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Raw milk consumption and other early-life farm exposures and adult pulmonary function in the Agricultural Lung Health Study
  1. Annah B Wyss1,
  2. John S House2,3,
  3. Jane A Hoppin4,
  4. Marie Richards5,
  5. John L Hankinson6,
  6. Stuart Long5,
  7. Paul K Henneberger7,
  8. Laura E Beane Freeman8,
  9. Dale P Sandler1,
  10. Elizabeth Long O’Connell9,
  11. Christie Barker Cummings9,
  12. David M Umbach10,
  13. Stephanie J London1,2
  1. 1Epidemiology Branch, National Institute of Environmental Health Sciences, National Institutes of Health, Department of Health and Human Services, Research Triangle Park, North Carolina, USA
  2. 2Immunity, Inflammation and Disease Laboratory, National Institute of Environmental Health Sciences, National Institutes of Health, Department of Health and Human Services, Research Triangle Park, North Carolina, USA
  3. 3Bioinformatics Research Center, North Carolina State University, Raleigh, North Carolina, USA
  4. 4Department of Biological Sciences, Center for Human Health and the Environment, North Carolina State University, Raleigh, North Carolina, USA
  5. 5Westat, Durham, North Carolina, USA
  6. 6Hankinson Consulting, Inc., Valdosta, Georgia, USA
  7. 7Respiratory Health Division, National Institute for Occupational Safety and Health, Centers for Disease Control and Prevention, Morgantown, West Virginia, USA
  8. 8Occupational and Environmental Epidemiology Branch, National Cancer Institute, Bethesda, Maryland, USA
  9. 9Epidemiology Center, Public Health Sciences Group, Social & Scientific Systems, Durham, North Carolina, USA
  10. 10Biostatistics and Computational Biology Branch, National Institute of Environmental Health Sciences, National Institutes of Health, Department of Health and Human Services, Research Triangle Park, North Carolina, USA
  1. Correspondence to Dr. Stephanie J London, National Institute of Environmental Health Sciences, PO Box 12233, MD A3-05, Research Triangle Park, NC 27709, USA; london2{at}niehs.nih.gov

Abstract

Literature suggests that early exposure to the farming environment protects against atopy and asthma; few studies have examined pulmonary function. We evaluated associations between early-life farming exposures and pulmonary function in 3061 adults (mean age=63) from a US farming population using linear regression. Childhood raw milk consumption was associated with higher FEV1 (β=49.5 mL, 95% CI 2.8 to 96.1 mL, p=0.04) and FVC (β=66.2 mL, 95% CI 13.2 to 119.1 mL, p=0.01). We did not find appreciable associations with other early-life farming exposures. We report a novel association between raw milk consumption and higher pulmonary function that lasts into older adulthood.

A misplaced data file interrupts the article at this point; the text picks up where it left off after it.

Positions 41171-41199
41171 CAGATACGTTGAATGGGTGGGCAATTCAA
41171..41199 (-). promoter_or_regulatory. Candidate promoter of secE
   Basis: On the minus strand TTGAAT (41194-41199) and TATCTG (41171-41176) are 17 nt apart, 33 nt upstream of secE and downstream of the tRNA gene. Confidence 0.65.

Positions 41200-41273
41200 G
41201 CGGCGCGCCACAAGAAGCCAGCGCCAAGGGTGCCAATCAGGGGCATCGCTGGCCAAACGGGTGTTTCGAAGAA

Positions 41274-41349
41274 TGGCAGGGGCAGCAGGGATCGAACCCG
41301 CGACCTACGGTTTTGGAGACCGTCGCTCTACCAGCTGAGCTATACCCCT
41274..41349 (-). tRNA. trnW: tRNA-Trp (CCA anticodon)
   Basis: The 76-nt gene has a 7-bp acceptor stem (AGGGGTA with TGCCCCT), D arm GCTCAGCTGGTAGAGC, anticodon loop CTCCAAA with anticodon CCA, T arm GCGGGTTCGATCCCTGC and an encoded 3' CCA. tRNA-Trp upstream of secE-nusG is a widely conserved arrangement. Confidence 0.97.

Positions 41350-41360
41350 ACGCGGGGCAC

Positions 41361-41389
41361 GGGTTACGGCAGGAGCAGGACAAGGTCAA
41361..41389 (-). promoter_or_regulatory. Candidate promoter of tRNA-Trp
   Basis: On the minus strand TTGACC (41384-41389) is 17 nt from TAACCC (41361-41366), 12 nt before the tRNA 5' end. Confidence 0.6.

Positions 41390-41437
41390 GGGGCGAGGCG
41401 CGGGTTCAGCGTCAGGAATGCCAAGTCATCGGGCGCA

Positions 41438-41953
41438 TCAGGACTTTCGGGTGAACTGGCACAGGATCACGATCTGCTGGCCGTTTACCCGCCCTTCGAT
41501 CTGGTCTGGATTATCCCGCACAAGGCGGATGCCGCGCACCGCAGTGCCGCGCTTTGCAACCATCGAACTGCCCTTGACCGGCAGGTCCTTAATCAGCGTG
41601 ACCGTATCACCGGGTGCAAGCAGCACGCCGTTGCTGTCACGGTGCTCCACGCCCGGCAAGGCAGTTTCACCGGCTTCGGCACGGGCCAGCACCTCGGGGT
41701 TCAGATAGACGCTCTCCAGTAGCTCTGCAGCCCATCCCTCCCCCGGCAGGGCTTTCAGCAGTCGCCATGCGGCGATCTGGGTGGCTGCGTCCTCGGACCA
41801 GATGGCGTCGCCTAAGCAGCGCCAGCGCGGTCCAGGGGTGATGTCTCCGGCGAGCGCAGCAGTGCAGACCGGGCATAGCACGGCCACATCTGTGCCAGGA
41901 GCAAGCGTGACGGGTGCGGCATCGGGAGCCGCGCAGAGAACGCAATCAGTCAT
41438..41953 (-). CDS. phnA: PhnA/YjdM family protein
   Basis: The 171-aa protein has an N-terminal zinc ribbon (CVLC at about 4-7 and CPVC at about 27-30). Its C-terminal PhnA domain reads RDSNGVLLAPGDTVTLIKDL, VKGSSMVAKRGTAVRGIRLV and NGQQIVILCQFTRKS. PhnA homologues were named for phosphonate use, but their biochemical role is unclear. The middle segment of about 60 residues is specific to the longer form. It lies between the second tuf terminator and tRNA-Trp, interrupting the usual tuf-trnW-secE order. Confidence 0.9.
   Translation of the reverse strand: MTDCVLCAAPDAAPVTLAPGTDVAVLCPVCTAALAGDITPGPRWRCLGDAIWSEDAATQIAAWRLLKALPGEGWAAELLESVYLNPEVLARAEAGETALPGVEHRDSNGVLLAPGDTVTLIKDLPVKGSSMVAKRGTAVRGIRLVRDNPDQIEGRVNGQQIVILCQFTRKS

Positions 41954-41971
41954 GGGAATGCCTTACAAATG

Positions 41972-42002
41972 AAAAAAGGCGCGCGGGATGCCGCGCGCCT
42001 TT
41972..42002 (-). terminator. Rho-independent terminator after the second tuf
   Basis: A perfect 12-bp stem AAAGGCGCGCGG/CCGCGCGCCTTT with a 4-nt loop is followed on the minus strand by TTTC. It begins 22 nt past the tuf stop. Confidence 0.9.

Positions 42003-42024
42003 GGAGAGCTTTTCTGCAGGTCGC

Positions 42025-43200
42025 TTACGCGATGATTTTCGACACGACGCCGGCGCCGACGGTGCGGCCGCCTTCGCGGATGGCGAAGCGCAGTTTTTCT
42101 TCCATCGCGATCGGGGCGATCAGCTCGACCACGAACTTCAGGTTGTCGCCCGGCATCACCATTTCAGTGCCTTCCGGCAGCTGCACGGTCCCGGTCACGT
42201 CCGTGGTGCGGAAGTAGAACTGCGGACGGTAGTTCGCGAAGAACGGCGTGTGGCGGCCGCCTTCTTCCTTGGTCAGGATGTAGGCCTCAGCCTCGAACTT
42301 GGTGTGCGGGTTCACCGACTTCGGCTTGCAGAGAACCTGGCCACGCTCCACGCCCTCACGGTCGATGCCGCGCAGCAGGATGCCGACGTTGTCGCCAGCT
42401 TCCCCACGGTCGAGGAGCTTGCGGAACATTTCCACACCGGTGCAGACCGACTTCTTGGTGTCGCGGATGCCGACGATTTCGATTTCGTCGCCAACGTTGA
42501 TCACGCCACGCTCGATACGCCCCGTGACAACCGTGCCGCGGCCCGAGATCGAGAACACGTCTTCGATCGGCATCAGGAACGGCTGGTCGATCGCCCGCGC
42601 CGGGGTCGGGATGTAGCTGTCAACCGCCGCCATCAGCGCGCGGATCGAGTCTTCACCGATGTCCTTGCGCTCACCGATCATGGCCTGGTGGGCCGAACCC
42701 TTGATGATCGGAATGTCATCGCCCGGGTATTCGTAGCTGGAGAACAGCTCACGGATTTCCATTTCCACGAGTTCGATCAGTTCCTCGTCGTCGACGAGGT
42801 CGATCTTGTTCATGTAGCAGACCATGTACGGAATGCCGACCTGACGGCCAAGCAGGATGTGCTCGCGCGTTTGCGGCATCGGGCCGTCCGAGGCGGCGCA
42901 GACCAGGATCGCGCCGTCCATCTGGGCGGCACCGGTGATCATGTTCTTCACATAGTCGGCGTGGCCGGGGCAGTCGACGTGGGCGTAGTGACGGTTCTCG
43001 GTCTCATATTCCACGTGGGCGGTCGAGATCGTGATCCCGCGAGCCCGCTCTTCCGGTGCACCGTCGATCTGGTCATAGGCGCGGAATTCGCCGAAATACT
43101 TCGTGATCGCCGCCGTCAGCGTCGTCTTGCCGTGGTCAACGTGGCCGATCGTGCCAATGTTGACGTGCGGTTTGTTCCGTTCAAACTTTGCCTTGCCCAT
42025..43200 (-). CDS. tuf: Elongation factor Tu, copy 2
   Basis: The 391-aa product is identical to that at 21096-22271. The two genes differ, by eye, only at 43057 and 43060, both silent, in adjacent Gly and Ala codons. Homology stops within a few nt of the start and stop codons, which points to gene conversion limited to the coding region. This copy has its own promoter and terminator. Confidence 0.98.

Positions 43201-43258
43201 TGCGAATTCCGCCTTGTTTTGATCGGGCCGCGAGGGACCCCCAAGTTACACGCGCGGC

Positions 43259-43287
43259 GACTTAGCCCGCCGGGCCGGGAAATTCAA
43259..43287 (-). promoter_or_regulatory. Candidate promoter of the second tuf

• COPD epidemiology
  • Asthma Epidemiology
  • Allergic lung disease
  • Occupational Lung Disease
  • Respiratory Measurement

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Footnotes

  • Contributors All authors meet the ICMJE recommendations for authorship (ie, all authors contributed to the conception/design of the study or the acquisition/analysis/interpretation of the data and assisted in drafting/revising the manuscript, including approving the manuscript for submission).

  • Funding This work was supported by the intramural research program of the NIH, National Institute of Environmental Health Sciences (NIEHS) (Z01-ES049030 and ZO1-ES102385) and National Cancer Institute (NCI) (Z01-CP010119). This work was also supported in part by American Recovery and Reinvestment Act (ARRA) funds through NIEHS contract number NO1-ES-55546.

  • Competing interests None declared.

  • Ethics approval US National Institutes of Health.

  • Provenance and peer review Not commissioned; externally peer reviewed.

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